Watch it here.

Take me out to the ball game

While the bishops are attending the Lambeth Conference, life is not all Lambeth all the time for your baseball loving Episcopal Cafe´staff. The Journal Sentinel of Milwaukee, Wisconsin reports on St. Alban's Episcopal Church Sunday morning service in the parking lot of Miller Park before attending the Brewer's baseball game. Is a baseball game a little taste of heaven?

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Baseball and faith

As you know, we on the Lead news team find a deep theological connection in baseball. Our belief is confirmed by stories in the Boston Globe on cardinals, bishops and baseball.

Michael Paulson writes that while Cardinal O'Connell, whose tenure saw them win 4 World Series, was not a fan,

His successor, Cardinal Richard J. Cushing, was more of an enthusiast, periodically buying blocks of seats at Fenway and bringing hundreds of nuns, in full habit, to games.

Cardinal Humberto S. Medeiros was a real fan, so much so that, on his way into a papal conclave in Rome, he famously asked how the Red Sox were doing. (That was in 1978, a grim year for the Vatican, when two popes died, and for the Red Sox, who lost the American League East division in a one-game playoff with the New York Yankees.)

Now comes Cardinal Sean P. O'Malley, a Capuchin Franciscan friar better known for his affection for foreign films, Spanish literature, and "A Prairie Home Companion," but who showed up at Fenway Park with a group of priests and church officials to watch the Red Sox clinch a wild card berth on Sept. 23.

"Since I have been the archbishop of Boston, the team has won two championships," O'Malley blogged afterward. "Only one other archbishop in the history of the diocese can make that claim. Cardinal O'Connell saw the victories of 1912, 1915, 1916, and 1918 . . . but, I have just gotten started!"

In a followup story Paulson reports on an Episcopal Church connection:
In response to the story, I got this e-mail from David Clark:

"My dad, Rt. Rev. William H. Clark was the Episcopal Bishop of Delaware from 1975 to 1985. After retiring from that post, he and mom moved to Cape Cod, and he acted as an assisting bishop in the Episcopal Diocese of Massachusetts. He was often asked to visit parishes to perform confirmation services. Dad was very much "low church” and had never bothered to order, much less wear, the mytre, a pointed “bishop’s hat”. However during a visit to a “high church” parish in suburban Boston during October 1986, the local priest was very concerned about having a hatless bishop confirm the new candidates. The matter was easily settled when a parishioner, agog with Red Sox fever because of the Mets-Sox world series going on at the time, kindly donated the Red Sox cap he had worn to church that day so that dad could wear it during the service. A long time Red Sox fan himself from his time as a parish priest at Trinity Church in Concord, and Saint Andrew’s Church in Wellesley, dad was happy to oblige."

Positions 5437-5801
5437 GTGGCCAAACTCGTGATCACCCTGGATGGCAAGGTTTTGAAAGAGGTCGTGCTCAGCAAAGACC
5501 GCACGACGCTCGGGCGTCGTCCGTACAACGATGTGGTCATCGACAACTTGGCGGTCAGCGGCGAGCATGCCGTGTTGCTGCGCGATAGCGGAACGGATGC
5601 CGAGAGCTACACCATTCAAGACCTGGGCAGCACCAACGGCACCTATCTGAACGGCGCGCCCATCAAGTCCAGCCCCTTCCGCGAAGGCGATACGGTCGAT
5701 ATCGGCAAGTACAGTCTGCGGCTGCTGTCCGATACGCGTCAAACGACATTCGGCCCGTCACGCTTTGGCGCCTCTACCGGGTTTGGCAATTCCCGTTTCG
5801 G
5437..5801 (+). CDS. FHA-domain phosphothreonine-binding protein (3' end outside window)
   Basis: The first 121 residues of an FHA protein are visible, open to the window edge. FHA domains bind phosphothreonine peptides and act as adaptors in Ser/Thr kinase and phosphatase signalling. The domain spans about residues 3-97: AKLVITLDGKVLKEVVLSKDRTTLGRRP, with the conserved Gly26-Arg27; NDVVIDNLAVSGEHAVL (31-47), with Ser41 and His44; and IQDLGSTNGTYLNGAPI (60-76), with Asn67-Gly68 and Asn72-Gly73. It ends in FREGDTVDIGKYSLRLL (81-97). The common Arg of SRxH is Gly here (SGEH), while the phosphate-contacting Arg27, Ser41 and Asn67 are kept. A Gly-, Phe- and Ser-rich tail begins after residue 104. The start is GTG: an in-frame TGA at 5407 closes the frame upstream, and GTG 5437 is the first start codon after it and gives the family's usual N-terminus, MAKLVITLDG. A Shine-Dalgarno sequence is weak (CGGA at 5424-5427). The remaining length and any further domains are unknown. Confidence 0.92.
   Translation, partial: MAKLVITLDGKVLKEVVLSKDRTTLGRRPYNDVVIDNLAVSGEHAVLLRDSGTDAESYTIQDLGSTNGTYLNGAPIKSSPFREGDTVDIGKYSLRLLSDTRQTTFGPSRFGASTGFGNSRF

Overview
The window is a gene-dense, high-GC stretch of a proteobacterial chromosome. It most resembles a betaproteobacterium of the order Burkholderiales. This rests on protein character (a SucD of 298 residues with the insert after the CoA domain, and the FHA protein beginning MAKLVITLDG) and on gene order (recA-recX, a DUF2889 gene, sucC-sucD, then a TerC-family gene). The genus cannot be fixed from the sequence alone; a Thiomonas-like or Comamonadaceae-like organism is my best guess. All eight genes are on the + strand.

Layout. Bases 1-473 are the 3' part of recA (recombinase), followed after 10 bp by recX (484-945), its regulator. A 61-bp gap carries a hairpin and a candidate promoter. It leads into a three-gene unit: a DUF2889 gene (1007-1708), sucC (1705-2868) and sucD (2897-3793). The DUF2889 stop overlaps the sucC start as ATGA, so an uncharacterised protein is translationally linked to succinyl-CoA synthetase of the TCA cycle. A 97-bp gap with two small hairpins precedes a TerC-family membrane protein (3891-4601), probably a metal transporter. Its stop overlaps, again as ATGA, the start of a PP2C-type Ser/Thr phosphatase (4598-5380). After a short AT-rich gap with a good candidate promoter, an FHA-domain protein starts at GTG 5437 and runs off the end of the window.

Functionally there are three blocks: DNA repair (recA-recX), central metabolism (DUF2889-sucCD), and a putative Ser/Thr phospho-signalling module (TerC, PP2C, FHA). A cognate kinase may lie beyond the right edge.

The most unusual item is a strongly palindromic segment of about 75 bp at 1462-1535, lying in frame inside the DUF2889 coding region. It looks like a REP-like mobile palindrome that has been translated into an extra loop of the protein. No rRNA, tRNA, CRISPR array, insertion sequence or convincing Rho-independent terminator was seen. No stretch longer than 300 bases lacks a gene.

The Lead team has determined in light of this past Sunday's gospel, the reason the Cubs did not win this year is because their "garments" were all wrong! NPR, however, believes it is because of Cheap Grace. Their fans love them too much.

Greg Maddux retires

Greg Maddux has just announced his retirement. He is perhaps the greatest non-juicing pitcher of his era: 355 victories, 4 Cy Youngs and 18 Gold Gloves, a sure first ballot Hall of Famer. We in the Church of Baseball are grateful and wish him well.

The New York Times writes:

Here is all you need to know about the esteem in which Greg Maddux is held in major league baseball: he is announcing his retirement right now in a conference room at the Bellagio, and Ned Colletti, the general manager of the Dodgers, is standing behind the rows of reporters, taking a photo with his cellphone.

“I’m just here, really, to say thank you – thank you to everybody in baseball,” Maddux said, after an introduction from his agent, Scott Boras. “I appreciate everything the game has given me. It’s going to be hard to walk away, obviously, but it’s time. I still think I can play this game, but not as well as I would like to. So it’s time to say goodbye.”